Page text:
Oct 13, 2019 Latest post:
Oct 14, 2019
Welcome to my website! My name is Melissa and I am fighting ovarian cancer. My story starts July 31st with a trip to the emergency room.
I had just finished my day job and was heading to my evening job. As I stood up from my desk and prepared to lock up, I crunched forward in severe pain. I barely made it to my car, and somehow drove the 2 miles to St. Vincent's hospital. By the time I entered the ER, I couldn't stand. The triage nurse grabbed a wheelchair and my journey officially began.
At the end of the visit, I was told that I had 2 fluid filled cysts, 5cm in size, on my right ovary. I was advised to see an obgyn for follow up. I asked the er doctor why they didn't send me to surgery, and he said that the obgyn on call who reviewed everything said the cyst was too small for emergency surgery. I drove home.
My appointment with my obgyn was delayed because my insurance required a referral from my primary care doctor. My PCP quickly referred me to an in-clinic obgyn, and I met her days later. She told me that ovarian cysts were common, were best treated with a "watchful waiting" approach, and to come back in 3 months for a scan to see if the cyst had grown. She also said she could prescribe hormones to help prevent me from developing future cysts, but that the existing cystswould not be impacted. I asked for a second opinion and was sent to another obgyn, in another clinic.
I had my first glimmer of hope at my consultation appointment with the second obgyn. I felt truly heard by her and after a thorough discussion about my medical history and after reviewing the results from the hospital, she scheduled me for an immediate ultrasound the following morning. I was setup with a follow up appointment a few days later. She said the cysts had grown and that she had sent them to 3 different colleagues for an opinion. Their combined opinion was for me to get an mri. I was starting to get nervous at this point because I now had 6 different obgyns who were not sure what to do about my case. All I knew was that I wanted it removed.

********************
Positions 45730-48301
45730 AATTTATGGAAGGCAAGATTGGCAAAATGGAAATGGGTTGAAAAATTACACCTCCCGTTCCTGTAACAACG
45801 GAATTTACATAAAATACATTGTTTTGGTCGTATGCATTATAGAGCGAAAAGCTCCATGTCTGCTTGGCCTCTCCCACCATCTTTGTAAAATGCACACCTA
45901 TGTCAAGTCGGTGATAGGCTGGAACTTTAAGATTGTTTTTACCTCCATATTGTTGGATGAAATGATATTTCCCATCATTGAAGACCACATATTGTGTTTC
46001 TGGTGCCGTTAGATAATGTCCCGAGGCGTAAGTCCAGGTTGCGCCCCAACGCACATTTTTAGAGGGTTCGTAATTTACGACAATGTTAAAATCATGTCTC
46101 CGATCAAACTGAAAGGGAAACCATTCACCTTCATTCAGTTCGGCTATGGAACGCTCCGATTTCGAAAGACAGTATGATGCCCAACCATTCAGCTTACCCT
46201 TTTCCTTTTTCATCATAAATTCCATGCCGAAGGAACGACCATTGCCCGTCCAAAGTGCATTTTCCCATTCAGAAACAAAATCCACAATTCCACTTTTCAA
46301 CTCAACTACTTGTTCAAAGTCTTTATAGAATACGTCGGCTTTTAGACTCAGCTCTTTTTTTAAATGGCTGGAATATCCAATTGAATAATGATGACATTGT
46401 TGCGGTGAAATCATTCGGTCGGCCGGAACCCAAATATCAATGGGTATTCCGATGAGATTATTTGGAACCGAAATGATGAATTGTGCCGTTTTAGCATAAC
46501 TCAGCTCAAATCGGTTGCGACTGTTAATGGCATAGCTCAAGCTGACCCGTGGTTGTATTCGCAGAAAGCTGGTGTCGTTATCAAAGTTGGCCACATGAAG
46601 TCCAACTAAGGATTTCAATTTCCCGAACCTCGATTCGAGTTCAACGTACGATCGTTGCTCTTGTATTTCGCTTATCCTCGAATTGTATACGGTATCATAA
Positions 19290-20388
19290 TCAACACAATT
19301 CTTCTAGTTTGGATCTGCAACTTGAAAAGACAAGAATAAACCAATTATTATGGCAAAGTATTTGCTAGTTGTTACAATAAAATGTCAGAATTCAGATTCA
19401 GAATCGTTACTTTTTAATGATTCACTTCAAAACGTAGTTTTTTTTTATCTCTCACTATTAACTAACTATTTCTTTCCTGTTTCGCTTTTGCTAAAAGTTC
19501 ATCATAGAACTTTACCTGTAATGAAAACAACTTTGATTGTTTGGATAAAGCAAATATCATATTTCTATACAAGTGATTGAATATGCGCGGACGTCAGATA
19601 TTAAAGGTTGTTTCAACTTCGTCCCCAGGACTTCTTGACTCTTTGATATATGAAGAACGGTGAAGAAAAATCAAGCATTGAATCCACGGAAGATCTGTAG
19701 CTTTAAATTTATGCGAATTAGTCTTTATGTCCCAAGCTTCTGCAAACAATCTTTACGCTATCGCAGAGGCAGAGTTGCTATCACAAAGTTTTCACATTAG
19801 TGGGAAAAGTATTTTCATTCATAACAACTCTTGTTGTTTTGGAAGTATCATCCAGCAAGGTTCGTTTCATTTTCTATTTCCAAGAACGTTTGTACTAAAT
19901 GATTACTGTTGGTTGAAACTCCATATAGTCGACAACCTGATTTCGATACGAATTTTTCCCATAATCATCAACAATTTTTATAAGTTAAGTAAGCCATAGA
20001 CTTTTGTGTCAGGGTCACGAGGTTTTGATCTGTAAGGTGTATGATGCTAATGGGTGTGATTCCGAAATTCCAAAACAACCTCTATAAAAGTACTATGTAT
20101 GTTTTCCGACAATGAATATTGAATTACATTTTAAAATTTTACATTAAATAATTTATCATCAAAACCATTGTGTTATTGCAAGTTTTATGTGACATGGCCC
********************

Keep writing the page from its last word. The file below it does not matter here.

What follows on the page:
My mri was scheduled for a month later and life was pretty normal. Two weeks before my mri, I made another visit to the er. During this visit, the ultrasound technician finished my scan, promptly grabbed the usb and rushed out of the room. I was pretty shocked when I was told that I had a mass on my ovary, because up to this point the doctors kept insisting it was fluid filled. My obgyn called a few days later and my mri, pre-op appointment, and surgery were scheduled within days of each other. Finally! An end was coming.
When I went in for the pre-operation appointment, my obgyn told me that the mri surprised her, that she couldn't do my surgery and was referring me to a gynecological oncologist. Then she promptly left the room.
I met with the oncologist days later and he set me up for surgery the following week. Due to the size of the mass, I had to have a hysterectomy, but I insisted that my left ovary be kept so that I wouldn't be forced to go through early menopause.
Surgery day, I was excited, ready for this to be over. I went under and awoke to news that turned me upside down. My surgeon was surprised, but my cysts had not only grown since the previous week's mri, but my ovary was completely forged into the mass, and it was definitely malignant. I was told that pathology results would reveal the extent of disease progression in 10 days or so. I was sent home with questions and no answers.
3 days after surgery, I was admitted to the hospital with post surgery complications. I had developed a large infected abscess in the surgical area (5% chance) and now needed a procedure to put in a drain.
Welcome to our CaringBridge website. We are using it to keep family and friends updated in one place. We appreciate your support and words of hope and encouragement. Thank you for visiting.